The Indiana Passenger Rail Alliance is calling for a study on proposed high-speed passenger rail service with stops in Chicago, Indianapolis, Louisville and Cincinnati. The study will take about four months to complete, but won't begin until the group secures funding. September 24, 2014
LAFAYETTE, Ind. — The board of directors of the Indiana Passenger Rail Alliance (IPRA) has voted to engage Transportation Economics and Management Systems, Inc, of Frederick, Maryland (TEMS), to prepare a business plan and economic impact study of a rail corridor that runs from Chicago to Cincinnati and to Louisville, by way of Dyer, Rensselaer, Lafayette, Crawfordsville, Indianapolis and Connersville.
The proposed study will cost between $150K and $200K, and will determine capital costs, the projected revenue and the operating expense of modern 21st Century passenger trains. The study will also include projections of the economic impact on the state and the various communities served by the trains. The study will be completed in about four months, once the funding is secured. The study is a prerequisite for an environmental impact study (EIS) of the corridor, and for securing the federal funding for capital improvements.
As a result, the Alliance will have a realistic estimate of the capital costs to be incurred by the infrastructure improvements; and which will support a 21st Century passenger rail operation in Indiana. Revenue and expense projections will also be used to predict the profitability of various combinations of the proposed speed and frequency of service. The end result will be a demonstration of the utility and economic viability of modern passenger rail across Indiana.
TEMS was chosen to compliment another passenger rail study it did in Indiana. The firm recently completed a feasibility study and business plan for the Northeast Indiana Passenger Rail Association (NIPRA) which is headquartered in Fort Wayne. The focus of that study was a corridor from Chicago to Fort Wayne and Columbus. This study has since paved the way for an application to the Federal Rail Administration (FRA), sponsored by the Indiana Department of Transportation (INDOT), for matching funds for that corridor’s EIS.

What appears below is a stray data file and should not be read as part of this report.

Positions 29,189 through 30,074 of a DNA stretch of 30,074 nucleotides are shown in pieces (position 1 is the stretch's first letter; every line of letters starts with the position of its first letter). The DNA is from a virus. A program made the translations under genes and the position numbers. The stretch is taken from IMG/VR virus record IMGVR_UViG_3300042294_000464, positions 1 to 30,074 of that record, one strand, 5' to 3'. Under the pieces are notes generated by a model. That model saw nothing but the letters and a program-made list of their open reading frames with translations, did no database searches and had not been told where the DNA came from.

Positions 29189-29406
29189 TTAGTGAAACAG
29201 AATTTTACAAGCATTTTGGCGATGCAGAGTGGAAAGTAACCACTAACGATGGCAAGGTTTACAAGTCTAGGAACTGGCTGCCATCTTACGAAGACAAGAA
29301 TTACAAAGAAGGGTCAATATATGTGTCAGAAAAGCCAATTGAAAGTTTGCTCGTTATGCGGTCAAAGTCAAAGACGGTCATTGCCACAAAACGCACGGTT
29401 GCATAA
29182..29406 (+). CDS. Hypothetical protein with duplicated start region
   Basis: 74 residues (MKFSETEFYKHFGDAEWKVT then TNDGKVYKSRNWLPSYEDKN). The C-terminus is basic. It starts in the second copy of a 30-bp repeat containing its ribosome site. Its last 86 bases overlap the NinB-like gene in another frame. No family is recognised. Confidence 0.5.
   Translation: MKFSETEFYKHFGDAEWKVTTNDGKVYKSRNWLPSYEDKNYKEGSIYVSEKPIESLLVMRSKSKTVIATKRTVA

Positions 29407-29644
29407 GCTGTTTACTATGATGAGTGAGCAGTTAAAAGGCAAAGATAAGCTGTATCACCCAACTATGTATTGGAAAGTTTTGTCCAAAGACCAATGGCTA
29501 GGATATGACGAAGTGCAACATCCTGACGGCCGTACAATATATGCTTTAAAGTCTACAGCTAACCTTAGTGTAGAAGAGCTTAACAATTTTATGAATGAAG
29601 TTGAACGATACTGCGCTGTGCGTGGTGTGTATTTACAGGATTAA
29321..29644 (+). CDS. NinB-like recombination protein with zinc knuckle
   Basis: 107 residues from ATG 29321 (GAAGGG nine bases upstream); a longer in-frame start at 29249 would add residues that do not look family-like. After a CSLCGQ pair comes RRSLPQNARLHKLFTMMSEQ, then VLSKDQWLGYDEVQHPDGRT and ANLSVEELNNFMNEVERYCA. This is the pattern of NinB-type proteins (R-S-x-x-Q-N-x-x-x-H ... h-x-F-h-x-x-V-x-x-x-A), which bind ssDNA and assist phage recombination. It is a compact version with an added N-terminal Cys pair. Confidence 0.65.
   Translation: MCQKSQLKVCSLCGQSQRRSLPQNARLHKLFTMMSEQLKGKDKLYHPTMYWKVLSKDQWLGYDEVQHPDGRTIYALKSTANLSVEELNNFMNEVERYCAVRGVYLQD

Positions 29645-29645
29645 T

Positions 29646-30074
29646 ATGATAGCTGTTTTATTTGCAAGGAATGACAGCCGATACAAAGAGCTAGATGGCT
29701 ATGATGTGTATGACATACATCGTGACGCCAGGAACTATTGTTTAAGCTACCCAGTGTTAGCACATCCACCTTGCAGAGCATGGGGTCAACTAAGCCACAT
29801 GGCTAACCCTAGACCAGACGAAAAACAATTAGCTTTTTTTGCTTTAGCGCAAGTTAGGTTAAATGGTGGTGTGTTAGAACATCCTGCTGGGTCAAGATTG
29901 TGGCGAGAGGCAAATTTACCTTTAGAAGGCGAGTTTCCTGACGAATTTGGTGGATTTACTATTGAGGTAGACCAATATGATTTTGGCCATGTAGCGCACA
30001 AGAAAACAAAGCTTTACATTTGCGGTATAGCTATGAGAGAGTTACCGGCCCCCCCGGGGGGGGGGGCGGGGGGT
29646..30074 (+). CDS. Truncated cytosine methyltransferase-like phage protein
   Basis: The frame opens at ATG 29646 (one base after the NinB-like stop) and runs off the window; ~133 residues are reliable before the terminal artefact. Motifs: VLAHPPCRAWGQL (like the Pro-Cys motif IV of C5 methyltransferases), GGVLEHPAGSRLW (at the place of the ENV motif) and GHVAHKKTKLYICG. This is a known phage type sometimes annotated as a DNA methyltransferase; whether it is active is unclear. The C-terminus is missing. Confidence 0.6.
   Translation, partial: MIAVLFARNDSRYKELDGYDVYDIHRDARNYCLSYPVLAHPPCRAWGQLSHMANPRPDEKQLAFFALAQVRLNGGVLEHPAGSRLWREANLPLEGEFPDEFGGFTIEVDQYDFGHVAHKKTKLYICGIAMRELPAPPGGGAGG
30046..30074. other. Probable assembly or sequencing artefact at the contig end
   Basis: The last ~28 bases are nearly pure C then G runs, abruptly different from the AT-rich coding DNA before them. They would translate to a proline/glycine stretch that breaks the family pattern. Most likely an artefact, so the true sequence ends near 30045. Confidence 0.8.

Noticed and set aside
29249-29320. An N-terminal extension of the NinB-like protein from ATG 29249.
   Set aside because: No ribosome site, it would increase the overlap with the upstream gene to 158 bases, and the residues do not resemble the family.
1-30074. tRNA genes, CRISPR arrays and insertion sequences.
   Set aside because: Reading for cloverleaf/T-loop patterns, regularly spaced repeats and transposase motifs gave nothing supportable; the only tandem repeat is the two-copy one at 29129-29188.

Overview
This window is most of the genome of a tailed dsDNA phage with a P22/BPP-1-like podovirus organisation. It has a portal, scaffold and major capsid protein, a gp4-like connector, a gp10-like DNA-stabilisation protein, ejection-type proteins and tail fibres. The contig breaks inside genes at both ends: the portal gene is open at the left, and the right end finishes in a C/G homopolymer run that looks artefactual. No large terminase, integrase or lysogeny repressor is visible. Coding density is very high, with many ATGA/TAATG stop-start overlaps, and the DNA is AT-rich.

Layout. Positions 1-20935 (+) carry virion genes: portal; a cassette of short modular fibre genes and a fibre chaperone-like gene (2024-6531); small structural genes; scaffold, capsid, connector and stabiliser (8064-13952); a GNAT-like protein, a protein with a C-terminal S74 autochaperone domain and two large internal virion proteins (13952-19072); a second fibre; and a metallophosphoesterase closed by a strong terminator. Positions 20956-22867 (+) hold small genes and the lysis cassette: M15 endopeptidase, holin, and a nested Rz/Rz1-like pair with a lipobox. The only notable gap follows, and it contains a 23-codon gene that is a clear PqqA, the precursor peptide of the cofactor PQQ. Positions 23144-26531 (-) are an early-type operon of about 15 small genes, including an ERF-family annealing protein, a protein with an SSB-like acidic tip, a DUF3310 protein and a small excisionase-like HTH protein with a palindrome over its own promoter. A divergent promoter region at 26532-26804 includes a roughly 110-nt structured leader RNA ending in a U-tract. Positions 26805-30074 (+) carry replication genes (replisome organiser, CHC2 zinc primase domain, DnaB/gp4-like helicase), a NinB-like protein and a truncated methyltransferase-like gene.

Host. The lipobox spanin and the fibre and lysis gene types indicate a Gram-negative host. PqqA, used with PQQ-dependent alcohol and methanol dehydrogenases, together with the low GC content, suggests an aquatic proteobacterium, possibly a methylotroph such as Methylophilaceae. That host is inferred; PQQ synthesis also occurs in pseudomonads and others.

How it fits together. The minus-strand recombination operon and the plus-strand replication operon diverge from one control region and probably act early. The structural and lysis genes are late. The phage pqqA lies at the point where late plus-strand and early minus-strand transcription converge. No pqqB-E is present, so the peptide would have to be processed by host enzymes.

This is a major undertaking for IPRA, which looks forward to presenting a document that will clearly demonstrate to the state of Indiana, the usefulness of modern a 21stCentury passenger rail development in the Chicago to Indianapolis and Cincinnati corridor, and also on to Louisville from Indianapolis.
The proposed service could then consist of several daily trains in each direction, and run up to 130mph. The service will also include modern travel amenities.
IPRA believes that improved rail passenger service must be a part of Indiana’s transportation vision. The airlines are moving away from short haul flights, and intercity highways are becoming increasingly congested. The addition of modern rail corridors would enhance the viability and reliability of the state’s transportation system.
Source: Indiana Passenger Rail Alliance